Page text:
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Author Topic: Sail spacing  (Read 1892 times)

Catalina

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Sail spacing
« on: January 24, 2007, 12:45:48 PM »

Hello all.
Newbie needs assistance on setting the gap between boom and mail sail and between boom and jib on a scratch built RC yacht. Are there any formulae for these dimensions or is it a matter of experience.
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tobyker

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Re: Sail spacing
« Reply #1 on: January 24, 2007, 08:11:15 PM »

Maybe I don't understand the question, but I don't think there should be a gap between the foot of a sail and its boom.  Normally they are laced tight, but sometimes the sails overlap the booms, as the foot is cut in a curve to get you a bit of unmeasured area, but this can sause problems with reefing.

I think. ???

Remember Dixon Kemp- " a craft of which the mainsail boom does not extend beyond the taffrail is not a sightly craft".

Right on Man. Bring on the plank on edge cutters.
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BobF

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Re: Sail spacing
« Reply #2 on: January 24, 2007, 09:14:00 PM »

Hi Catalina,

This could end up with quite a lot of differing answers I believe.

There is a general rule of thumb (or should that be rule of finger) with One Meter yachts which have a loose footed sail. As it's a year plus since I set mine up, I am struggling to remember, but I think it's three fingers between boom and middle of the foot for the main. And two fingers for the jib. I think the biggest stumbling block for a definite rule lies in the cut of the sails. Single or multi panel etc. and the shape of the luff on the main. I would suggest you have a look at Lester Gilberts site for very tech info though.

 The best advice I can offer, is to trim them to give the best sail set and work from there.

Good luck
Bob
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martin-R

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Re: Sail spacing
« Reply #3 on: January 25, 2007, 06:44:03 AM »

In light winds, it's common to increase the gap and reduce it in stronger winds.
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MikeK

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Re: Sail spacing
« Reply #4 on: January 25, 2007, 08:59:25 AM »

When I first read Catalina's question I had the same reaction as BobF ie is the yacht scale or 'racing' configuration ?? I agree Lester Gilberts site should be of help it's at :

http://www.onemetre.net/

Cheers

MikeK
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Catalina

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Re: Sail spacing
« Reply #5 on: January 27, 2007, 10:12:36 AM »

Many thanks to all for your responses.

I looked at Lester Gilbert's material but found nothing specific. There is a photo of his IOM with  sails laced to the booms but I suspect this would be for the particular test he was running in the wind tunnel. Elsewhere his photos show space between sail foot and boom.
My conclusion from this exercise is that the sail foot, apart from the corners, needs to clear the boom with just sufficient clearance for it to move side to side as the heading changes.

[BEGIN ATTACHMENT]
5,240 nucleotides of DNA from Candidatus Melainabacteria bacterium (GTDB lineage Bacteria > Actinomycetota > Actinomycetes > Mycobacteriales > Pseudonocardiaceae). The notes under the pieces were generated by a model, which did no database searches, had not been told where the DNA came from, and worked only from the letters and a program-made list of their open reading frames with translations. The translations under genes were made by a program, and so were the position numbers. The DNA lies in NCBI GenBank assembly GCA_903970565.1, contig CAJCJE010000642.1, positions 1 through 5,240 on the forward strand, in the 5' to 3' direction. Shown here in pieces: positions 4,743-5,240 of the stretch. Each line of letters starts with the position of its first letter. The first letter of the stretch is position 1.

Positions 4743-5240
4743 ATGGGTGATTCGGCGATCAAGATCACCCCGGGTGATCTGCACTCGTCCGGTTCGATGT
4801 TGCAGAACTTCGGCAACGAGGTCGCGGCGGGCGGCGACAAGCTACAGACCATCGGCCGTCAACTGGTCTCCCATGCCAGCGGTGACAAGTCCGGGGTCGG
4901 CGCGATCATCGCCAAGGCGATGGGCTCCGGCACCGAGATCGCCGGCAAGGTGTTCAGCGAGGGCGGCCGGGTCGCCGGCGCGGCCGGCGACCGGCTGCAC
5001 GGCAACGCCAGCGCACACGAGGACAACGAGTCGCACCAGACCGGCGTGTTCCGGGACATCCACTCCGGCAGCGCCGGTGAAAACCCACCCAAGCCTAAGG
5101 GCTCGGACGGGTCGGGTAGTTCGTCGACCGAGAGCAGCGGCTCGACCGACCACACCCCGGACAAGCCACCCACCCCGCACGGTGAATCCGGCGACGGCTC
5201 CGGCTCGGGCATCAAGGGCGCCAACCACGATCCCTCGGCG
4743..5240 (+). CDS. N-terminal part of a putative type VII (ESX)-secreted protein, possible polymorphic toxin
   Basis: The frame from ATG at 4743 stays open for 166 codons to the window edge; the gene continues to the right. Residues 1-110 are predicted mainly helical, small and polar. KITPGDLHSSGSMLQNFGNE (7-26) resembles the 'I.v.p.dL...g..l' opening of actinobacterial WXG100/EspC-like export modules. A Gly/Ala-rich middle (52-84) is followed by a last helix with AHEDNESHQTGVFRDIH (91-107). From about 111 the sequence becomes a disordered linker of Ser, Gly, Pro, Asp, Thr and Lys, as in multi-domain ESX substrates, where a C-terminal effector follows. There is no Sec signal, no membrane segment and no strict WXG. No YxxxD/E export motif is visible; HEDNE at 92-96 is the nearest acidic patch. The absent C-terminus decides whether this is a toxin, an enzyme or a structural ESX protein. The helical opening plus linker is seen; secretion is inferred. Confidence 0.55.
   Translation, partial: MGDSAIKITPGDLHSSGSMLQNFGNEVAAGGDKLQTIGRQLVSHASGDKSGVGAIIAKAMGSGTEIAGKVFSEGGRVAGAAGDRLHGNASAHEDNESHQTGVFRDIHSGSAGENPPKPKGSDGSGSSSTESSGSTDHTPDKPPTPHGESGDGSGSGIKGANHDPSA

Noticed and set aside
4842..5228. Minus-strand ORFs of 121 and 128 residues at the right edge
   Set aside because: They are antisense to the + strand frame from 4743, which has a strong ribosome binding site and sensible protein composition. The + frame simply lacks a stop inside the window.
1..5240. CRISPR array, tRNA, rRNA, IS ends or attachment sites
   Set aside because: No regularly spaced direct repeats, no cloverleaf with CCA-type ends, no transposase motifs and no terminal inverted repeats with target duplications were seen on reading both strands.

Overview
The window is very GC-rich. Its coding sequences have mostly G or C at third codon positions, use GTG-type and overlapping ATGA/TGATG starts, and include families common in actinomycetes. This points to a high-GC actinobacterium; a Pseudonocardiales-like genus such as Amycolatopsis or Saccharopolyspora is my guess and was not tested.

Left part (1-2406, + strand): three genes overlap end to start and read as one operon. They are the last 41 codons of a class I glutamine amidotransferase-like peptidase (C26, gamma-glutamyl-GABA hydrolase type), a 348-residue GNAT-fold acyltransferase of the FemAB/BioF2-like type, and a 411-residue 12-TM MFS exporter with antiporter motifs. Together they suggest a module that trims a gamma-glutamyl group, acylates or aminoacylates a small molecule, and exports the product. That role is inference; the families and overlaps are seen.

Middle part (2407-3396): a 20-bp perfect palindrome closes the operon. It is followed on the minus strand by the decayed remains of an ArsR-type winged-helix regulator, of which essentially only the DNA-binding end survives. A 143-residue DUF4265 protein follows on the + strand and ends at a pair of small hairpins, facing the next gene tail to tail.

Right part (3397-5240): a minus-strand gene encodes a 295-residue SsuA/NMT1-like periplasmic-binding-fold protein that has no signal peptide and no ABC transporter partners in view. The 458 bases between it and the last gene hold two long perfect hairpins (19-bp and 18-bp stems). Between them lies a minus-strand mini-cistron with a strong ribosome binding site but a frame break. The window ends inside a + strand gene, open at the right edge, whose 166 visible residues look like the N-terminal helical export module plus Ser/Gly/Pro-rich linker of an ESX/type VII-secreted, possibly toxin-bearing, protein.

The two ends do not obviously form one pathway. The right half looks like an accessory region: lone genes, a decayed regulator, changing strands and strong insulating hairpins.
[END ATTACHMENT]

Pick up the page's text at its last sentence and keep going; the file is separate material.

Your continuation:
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tobyker

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Re: Sail spacing
« Reply #6 on: January 27, 2007, 03:45:04 PM »

Possibly but there is a difference between vertical gap which is determined by the cut of the sail, and the horizontal gap which is determined by the tension of the sail.  If the tension is slack, the unmeasured area of a loose-footed sail can hang down below the boom, giving you a bit more area. The slackness should also let the sail ride up over the boom when the yacht goes about. To some extent this will depend upon the stiffness of the sailcloth, and how scientifically the foot of the sail is cut and bolt-roped.

I suppose your low-wind set of sails will be cut with greater overlap and set looser than the storm set.

But I'm only a scale sailor, not a racer.
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MikeK

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Re: Sail spacing
« Reply #7 on: January 27, 2007, 03:56:18 PM »

You've got it about right, Catalina, made fast to booms at both lower corners and enough belly in them so when you look down from above you can see an aerofoil shape to the sails. Less belly - stronger winds and vice versa. This is achieved by having some form of adjustment at the after boom attachment.

MikeK
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cdsc123

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Re: Sail spacing
« Reply #8 on: January 27, 2007, 05:59:07 PM »

Also, keep the slot constant, i.e. when looking from above the curve of the full foresail should lead nicely into the curve of the full mainsail. The main is the powerhouse, the foresail feeds it air and it needs to be at the correct angle. Having said this, if you find you have weather helm, flatten the main a little but not the foresail, and vice-versa for lee helm.
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Catalina

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Re: Sail spacing
« Reply #9 on: January 29, 2007, 11:14:22 AM »

Thanks again to all for your responses.
 
Now to water for trials. Will report back later just in case there is any interest in the outcomes.
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